The Round House is, arguably, the first foray into genre fiction for celebrated Native American novelist Louise Erdrich, and the result is a gripping whodunit. The crime: the brutal rape and attempted murder of an Ojibwe woman, Geraldine Coutts, on a remote North Dakota Indian reservation in the spring of 1988. Exclusively adopting the point of view of Geraldine’s son, Joe, Erdrich vividly renders the confusion, frustration and anger of the thirteen-year-old as he struggles to comprehend the enormity of what has happened to his mother. “I’d thought she was the same mother only with a hollow face, jutting elbows, spiky legs,” Joe tells the reader, “[b]ut I was beginning to notice that she was someone different … some warm part of her was gone and might not return.” Joe, overwhelmed by a growing sense of powerlessness and despair, sets out to uncover the identity of “the damned carcass [who] had stolen from her.”
Erdrich has crafted a true reservation noir, complete with a shadowy cover-up, a stripper with a secret past, and a memorable foot chase between an enraged priest and a fleet-footed boy.
So begins what is, in many ways, a classic piece of detective fiction from one of our most important Native American novelists. Erdrich has crafted a true reservation noir, complete with a shadowy government cover-up, a sensitive stripper with a secret past, and a memorable high-speed foot chase between an enraged priest and a fleet-footed boy after a particularly ill-advised confession. Even as she relishes in the conventions of the genre, Erdrich, a Pulitzer finalist and National Book Critics Circle award winner, brings her considerable literary talent to bear on them, stretching and refashioning the form of the mystery novel in order to capture more fully the complications of reservation life. As Joe’s investigation progresses, he is not only forced to confront the horror of what happened to his mother, but to see it in the larger context of his people’s traumatic history. When his search for clues takes him through the reservation graveyard, Joe tells the reader, “… to be afraid of entering the cemetery by night was to fear not the loving ancestors who lay buried, but the gut kick of our history.” Digging deeper into the tangled web of secrets and bitter history, Joe discovers that the crime committed against his mother is an echo of an older wrong: the theft of Ojibwe land and the abrogation of their sovereignty.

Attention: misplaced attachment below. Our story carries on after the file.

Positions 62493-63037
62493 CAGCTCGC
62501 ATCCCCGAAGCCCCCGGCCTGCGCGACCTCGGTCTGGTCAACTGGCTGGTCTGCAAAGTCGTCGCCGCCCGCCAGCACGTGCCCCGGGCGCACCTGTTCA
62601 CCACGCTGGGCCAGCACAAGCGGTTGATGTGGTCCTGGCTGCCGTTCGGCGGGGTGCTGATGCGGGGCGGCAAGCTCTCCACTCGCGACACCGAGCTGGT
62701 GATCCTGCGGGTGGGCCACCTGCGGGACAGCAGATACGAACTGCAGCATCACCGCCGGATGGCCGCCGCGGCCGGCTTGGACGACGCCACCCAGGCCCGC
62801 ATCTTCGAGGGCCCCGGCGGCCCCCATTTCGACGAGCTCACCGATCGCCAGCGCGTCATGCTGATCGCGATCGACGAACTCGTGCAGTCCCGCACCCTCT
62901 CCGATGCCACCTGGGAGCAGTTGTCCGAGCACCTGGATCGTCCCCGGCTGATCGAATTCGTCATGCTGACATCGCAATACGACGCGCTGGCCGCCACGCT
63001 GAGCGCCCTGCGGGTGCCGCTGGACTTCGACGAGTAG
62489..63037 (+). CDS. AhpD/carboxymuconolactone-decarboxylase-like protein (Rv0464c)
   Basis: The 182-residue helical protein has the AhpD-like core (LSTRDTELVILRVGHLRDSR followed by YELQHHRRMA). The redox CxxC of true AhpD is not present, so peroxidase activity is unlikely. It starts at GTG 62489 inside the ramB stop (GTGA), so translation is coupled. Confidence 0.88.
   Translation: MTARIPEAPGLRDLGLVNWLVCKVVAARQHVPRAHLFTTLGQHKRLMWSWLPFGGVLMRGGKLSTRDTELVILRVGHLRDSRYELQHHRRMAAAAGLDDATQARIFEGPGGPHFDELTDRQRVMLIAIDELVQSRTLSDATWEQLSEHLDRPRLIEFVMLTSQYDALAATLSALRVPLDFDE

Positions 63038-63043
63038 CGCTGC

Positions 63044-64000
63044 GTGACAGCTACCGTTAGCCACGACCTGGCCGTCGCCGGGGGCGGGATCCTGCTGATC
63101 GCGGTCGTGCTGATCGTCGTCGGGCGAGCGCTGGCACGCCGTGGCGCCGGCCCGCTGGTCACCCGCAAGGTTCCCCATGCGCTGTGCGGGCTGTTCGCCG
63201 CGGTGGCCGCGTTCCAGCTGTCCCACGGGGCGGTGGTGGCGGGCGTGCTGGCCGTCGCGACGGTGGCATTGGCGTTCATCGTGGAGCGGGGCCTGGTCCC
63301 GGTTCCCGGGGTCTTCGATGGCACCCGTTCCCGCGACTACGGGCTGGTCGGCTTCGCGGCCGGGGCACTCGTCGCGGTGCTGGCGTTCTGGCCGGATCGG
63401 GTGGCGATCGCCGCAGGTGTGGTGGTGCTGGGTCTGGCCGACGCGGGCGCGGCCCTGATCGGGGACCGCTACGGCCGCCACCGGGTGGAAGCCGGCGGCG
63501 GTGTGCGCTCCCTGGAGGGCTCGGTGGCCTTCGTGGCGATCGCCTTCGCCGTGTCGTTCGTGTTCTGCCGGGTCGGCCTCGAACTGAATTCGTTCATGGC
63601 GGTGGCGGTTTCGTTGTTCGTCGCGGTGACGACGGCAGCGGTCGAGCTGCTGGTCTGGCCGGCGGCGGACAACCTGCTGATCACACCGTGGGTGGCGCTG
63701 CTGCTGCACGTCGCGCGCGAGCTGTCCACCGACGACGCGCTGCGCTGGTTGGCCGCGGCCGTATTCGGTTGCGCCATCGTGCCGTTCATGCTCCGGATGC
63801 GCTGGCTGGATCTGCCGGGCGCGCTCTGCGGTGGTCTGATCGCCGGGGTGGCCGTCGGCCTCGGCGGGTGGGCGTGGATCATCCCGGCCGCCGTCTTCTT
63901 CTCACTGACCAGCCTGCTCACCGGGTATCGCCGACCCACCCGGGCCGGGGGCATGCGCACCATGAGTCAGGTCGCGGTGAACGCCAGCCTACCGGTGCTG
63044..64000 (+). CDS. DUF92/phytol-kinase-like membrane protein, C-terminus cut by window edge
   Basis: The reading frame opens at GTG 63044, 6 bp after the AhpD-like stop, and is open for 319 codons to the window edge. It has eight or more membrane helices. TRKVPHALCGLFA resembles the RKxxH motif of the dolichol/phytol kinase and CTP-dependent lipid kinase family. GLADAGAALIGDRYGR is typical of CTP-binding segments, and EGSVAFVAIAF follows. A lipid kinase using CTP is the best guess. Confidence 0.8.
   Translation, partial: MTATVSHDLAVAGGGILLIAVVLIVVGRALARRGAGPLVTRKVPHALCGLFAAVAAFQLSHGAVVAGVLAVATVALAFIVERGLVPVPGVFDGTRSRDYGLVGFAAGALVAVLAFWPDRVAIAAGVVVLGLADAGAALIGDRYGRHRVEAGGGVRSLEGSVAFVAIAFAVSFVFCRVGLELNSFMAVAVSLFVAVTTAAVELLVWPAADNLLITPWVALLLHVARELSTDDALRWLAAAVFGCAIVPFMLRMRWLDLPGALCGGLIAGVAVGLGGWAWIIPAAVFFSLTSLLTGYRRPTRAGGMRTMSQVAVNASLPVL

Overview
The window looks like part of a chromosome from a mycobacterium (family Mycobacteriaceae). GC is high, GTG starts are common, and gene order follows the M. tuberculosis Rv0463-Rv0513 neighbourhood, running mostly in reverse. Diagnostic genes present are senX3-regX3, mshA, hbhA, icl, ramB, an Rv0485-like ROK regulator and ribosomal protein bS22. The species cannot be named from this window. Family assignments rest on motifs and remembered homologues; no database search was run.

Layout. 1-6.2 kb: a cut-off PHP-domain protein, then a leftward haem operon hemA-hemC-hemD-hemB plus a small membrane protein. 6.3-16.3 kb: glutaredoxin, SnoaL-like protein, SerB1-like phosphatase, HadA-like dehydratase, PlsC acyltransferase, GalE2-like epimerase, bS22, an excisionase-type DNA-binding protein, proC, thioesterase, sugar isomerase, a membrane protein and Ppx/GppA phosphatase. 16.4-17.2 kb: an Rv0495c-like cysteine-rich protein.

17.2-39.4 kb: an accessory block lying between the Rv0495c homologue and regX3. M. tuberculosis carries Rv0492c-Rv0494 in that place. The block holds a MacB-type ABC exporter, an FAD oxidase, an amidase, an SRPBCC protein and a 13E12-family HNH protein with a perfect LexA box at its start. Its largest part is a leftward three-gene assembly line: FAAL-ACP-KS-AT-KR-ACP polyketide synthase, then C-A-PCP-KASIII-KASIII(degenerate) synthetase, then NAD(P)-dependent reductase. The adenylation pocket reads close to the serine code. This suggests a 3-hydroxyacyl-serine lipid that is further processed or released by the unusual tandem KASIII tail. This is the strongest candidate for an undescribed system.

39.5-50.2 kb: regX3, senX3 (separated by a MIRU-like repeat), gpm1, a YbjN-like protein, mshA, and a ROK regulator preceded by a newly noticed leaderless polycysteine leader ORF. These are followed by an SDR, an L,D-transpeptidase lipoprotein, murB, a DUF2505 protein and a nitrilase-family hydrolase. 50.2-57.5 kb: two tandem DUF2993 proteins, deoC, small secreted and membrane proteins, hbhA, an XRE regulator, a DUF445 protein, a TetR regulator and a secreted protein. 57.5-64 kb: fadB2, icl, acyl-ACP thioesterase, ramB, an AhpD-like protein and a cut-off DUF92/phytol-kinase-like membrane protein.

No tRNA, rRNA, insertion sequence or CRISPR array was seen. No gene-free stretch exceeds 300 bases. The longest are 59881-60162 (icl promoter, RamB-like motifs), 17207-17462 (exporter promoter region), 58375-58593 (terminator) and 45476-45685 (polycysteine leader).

As should be obvious, The Round House is more than a pulpy thriller. Erdrich has the explicitly didactic aim of exposing the frustrating complexities of federal Indian law and its all too negative impact on the lives of Native people. Because Geraldine is a Native woman raped by a white man on reservation land, her assault falls into the purgatorial jurisdictional space between the federal, state and tribal authorities, each of which, for various reasons, either cannot or will not prosecute the case. As Joe uncovers more and more evidence against his mother’s rapist, he begins to comprehend, with the help of his father, Bazil, a tribal judge, that the inaction of the authorities is no accident. Instead, it is the result of two centuries of one-sided Supreme Court decisions and congressional impositions that have created a legal system that protects white criminals instead of Indian victims.